We can't really use the flux rule validated for cases 1) where conductors are stationary and magnetic field changes in time to cases 2) where conductors move in static magnetic field, without some justification of why it should work also in 2). These are two different kinds of electromagnetic induction. However, it turns out, both experimentally (as Faraday found), and theoretically as explained below, that the formula is the same and the flux rule works in both cases, even though the mechanism is different.
In case 2) of motional EMF, there are actually further two distinct cases.
2a) Let the rod move with velocity $\mathbf v$ in external magnetic field $\mathbf B$, but it is not connected to any circuit. The motional EMF of magnitude $Bvl$ is present in the sense there is magnetic force acting on the charge carriers of magnitude $\mathbf v \times \mathbf B$ per unit charge and hypothetical work of this force along the rod of length $l$, if charge was moved along the rod, would be $Bvl$. This hypothetical work is called motional EMF. As you can see, in this case of sole rod with no current flowing, motional EMF is somewhat technical-theoretical concept; while EMF is present, there is actually no work being done, because magnetic force on charged particle with velocity $\mathbf u$ inside the rod is given by the Lorentz formula $q\mathbf u\times \mathbf B$, so the force is perpendicular to velocity of the charged particle and thus does no work and no net work is being done on the mobile charges (so EMF, despite its name, is not very electromotive de facto). Also there is no induced current so charge does not really move along the rod either. The only thing that happens is that after extremely short time after start of the motion, the charges on the rod surface shift a little so the rod gets polarized until the force of electric field of the surface charges acting on any mobile charge carrier inside the rod cancels out the external magnetic force acting on that same mobile charge carrier. This electric field is quantified by voltage of the same magnitude as the motional EMF has, but the directions of force are opposite, so they cancel each other and no current is flowing. One could perhaps say that in this case, the EMF is present, but it is "latent", purely due to magnetic forces which do nothing but maintain electrically polarized rod with voltage $Bvl$ between the ends of the rod.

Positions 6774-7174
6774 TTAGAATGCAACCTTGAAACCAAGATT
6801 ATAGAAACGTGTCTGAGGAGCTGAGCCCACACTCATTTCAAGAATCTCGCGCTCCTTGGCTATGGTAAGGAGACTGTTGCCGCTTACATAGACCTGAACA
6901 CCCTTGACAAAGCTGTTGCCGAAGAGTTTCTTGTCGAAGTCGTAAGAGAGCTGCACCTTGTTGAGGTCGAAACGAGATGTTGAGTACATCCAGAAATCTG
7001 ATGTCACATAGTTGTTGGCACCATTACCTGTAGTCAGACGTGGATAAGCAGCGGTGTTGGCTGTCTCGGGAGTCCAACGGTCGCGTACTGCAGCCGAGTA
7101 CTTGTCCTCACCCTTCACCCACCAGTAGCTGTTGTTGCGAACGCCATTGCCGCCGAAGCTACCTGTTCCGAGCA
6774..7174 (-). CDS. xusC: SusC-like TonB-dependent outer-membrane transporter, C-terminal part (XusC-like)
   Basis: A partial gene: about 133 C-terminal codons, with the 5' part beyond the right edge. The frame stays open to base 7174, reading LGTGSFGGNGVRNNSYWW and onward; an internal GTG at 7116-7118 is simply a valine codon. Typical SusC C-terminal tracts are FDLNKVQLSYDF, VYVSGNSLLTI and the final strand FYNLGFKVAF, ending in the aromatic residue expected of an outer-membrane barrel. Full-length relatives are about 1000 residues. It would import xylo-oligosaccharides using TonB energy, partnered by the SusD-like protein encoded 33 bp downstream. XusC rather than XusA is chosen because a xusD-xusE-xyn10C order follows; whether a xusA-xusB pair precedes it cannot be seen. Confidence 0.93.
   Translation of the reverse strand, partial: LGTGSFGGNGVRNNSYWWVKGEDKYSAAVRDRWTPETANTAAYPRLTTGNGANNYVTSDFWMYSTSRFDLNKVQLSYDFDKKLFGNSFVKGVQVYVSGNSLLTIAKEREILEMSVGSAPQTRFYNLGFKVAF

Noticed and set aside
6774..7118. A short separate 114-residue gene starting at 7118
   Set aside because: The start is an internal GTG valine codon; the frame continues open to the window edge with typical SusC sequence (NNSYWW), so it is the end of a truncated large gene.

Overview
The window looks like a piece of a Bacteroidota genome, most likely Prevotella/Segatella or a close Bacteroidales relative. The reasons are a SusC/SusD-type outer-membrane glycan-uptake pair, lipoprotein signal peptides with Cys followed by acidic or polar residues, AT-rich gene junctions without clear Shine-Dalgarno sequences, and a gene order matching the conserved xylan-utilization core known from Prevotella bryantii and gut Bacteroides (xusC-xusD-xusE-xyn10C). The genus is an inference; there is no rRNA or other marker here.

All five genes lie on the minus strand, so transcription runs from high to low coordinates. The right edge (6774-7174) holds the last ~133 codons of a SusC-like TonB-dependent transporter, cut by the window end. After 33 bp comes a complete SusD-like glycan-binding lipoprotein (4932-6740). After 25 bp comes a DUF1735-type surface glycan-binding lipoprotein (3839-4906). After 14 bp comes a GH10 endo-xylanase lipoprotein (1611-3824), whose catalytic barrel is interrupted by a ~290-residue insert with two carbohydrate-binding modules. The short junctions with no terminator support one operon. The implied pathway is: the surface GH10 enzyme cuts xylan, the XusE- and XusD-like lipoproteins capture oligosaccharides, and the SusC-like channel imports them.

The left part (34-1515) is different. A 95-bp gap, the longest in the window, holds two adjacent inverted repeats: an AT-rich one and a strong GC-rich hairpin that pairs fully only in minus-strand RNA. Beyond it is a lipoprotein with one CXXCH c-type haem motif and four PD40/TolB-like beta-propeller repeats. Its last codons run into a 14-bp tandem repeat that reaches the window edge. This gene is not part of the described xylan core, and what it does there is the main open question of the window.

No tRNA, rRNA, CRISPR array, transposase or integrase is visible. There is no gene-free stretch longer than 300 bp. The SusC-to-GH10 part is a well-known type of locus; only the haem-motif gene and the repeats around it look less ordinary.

2b) The moment the rod is connected to a closed circuit, things change very much. Some excess charge on the rod surface is sucked away along wires, there is no longer full-strength electric field needed to counteract the magnetic forces on the mobile charges. Mobile charge carriers inside the rod move a little along the rod (due to magnetic force being stronger than electric force) and current starts flowing. The external magnetic forces now do more; as the particle has some component of velocity along the rod, the magnetic forces have component perpendicular to the rod and so induce small shift in distribution of the mobile charge in the rod in direction perpendicular to the rod. This shift causes new interaction between the rod and the mobile charge carriers: the charges push on the walls of the rod as they are blocked by the rod walls from jumping out.
A different kind of EMF appears, one which is due to forces from the rod itself and which actually does some work on the mobile charges, pushing them against ohmic resistance in the direction of current. This electromotive force is sum of those internal forces between the rod and the mobile charge carriers that arise as reaction to abovementioned shift of the mobile charge carriers. This "real working EMF" still has magnitude $Bvl$ and this is simply the work of the rod done as it pushes unit charge along the rod of length $l$ from one end to another.
As the rod does work on the mobile charges, it loses kinetic energy, so it either slows down or there has to be some other agent pushing the rod and maintaining or increasing its speed and thus being the supply of energy for work of EMF on the current.
The EMF magnitude is the same in both cases 2a),2b), $Bvl$. This is equal to rate of change of magnetic flux passing through any imaginary closed loop involving the rod (this is easy to see by drawing such loop and writing down how much area changes per unit time), so Faraday's formulation of law of electromagnetic induction in terms of magnetix flux is valid also in this case of motional EMF. But as described above, the mechanism in the case motional EMF is completely different from that where magnetic field changes in time and is associated with induced electric field, which is the force behind EMF in that case.